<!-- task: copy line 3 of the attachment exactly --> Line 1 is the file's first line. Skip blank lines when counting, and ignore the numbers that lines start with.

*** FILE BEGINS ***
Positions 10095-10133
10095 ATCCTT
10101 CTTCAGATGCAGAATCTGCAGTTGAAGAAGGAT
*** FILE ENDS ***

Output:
10101 CTTCAGATGCAGAATCTGCAGTTGAAGAAGGAT